Colorado is only the latest to join that list. As reported by KKTV in Colorado Springs, Colorado, earlier this week, Gov. Jared Polis and the state's legislature proposed the Colorado Cashback program, which will provide eligible residents with a $400 payment later this summer.
“People are paying more for everyday items like gas, groceries, and rent through no fault of their own,” Polis said in a statement. “Instead of the government sitting on money that Coloradans earned, we want to give everyone cash back as quickly and easily as possible to provide immediate relief and empower people to do what they want to with their money,” he continued.
According to the announcement, full-time state residents who file their 2021 tax returns by May 31 will be in line to receive an automatic $400 refund, or $800 for joint filers. The money is expected to be mailed out in August and September.
“Refunding $400 or $800 now to every taxpayer in our state will immediately help workers and middle-class families who are feeling the rising costs of everyday items,” noted Majority Leader Daneya Esgar (D-Pueblo). “People are working harder and harder to earn enough money to pay for what they need. We recognize this, and we are taking action by making our tax code more fair. Putting your money back in your pocket will help all areas of the state, including rural Colorado, and those communities who are still struggling to recover,” she added.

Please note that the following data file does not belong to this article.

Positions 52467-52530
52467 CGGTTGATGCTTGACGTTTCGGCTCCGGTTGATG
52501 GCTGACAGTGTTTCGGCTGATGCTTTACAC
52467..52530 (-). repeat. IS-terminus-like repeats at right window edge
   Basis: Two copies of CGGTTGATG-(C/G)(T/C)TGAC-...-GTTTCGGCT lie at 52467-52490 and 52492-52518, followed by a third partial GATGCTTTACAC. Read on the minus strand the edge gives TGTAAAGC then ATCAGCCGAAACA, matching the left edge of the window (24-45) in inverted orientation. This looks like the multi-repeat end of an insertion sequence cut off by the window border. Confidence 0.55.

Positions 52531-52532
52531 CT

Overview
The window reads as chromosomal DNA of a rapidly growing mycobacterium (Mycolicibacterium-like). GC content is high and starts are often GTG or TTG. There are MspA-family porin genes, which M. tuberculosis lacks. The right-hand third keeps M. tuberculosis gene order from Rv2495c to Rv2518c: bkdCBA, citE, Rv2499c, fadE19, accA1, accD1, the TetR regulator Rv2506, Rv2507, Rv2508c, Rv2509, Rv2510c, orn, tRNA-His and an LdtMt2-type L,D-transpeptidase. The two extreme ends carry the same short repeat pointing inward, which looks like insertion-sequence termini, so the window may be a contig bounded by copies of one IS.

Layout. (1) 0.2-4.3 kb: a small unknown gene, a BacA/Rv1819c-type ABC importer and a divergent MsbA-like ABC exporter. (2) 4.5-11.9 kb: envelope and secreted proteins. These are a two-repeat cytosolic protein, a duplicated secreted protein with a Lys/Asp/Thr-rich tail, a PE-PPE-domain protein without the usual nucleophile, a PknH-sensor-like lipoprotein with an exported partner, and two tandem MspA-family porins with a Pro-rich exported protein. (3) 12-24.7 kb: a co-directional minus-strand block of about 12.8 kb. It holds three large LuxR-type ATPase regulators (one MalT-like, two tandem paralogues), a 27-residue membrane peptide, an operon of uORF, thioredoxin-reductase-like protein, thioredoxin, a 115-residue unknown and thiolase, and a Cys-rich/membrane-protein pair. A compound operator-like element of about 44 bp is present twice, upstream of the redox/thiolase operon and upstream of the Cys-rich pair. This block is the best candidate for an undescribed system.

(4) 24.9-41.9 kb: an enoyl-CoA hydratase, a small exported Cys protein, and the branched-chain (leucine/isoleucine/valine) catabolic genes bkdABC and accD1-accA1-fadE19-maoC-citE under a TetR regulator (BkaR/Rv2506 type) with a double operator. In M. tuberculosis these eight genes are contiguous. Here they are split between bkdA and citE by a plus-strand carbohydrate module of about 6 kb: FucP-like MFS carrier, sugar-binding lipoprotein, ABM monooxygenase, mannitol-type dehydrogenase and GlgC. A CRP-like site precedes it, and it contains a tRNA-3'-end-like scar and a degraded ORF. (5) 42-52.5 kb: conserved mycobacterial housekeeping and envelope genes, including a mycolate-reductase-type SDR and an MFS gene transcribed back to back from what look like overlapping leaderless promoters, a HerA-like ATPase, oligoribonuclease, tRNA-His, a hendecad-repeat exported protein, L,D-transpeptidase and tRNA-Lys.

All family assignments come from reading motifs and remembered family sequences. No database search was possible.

Similar to Colorado, several other states have proposed their own version of stimulus checks to tackle the red-hot inflationary pressures seen across the nation.
For example, in Pennsylvania, Gov. Tom Wolf is trying to orchestrate the disbursement of up to $2,000 for state families with an income of $80,000 or less. “The cost of everything from gas to groceries is rising, and for Pennsylvanians living paycheck to paycheck that can mean painful decisions,” Wolf said in a release.
Meanwhile, in Minnesota, Gov. Tim Walz is calling for direct payments in the amount of $500 for single tax filers who earn less than $164,400 and $1,000 for couples who earn less than $273,470. “With a historic surplus, we have an opportunity to provide direct relief to Minnesotans and invest in the future of our state,” Walz said in a statement.
Lastly, in California, Gov. Gavin Newsom is pushing for a $400 tax refund in the form of a debit card. The refunds would include $400 for each registered vehicle, up to two, that a state resident owns—meaning that eligible individuals could potentially receive up to $800 in total from the state to help offset high gas prices.
Ethen Kim Lieser is a Washington state-based Finance and Tech Editor who has held posts at Google, The Korea Herald, Lincoln Journal Star, AsianWeek, and Arirang TV. Follow or contact him on LinkedIn.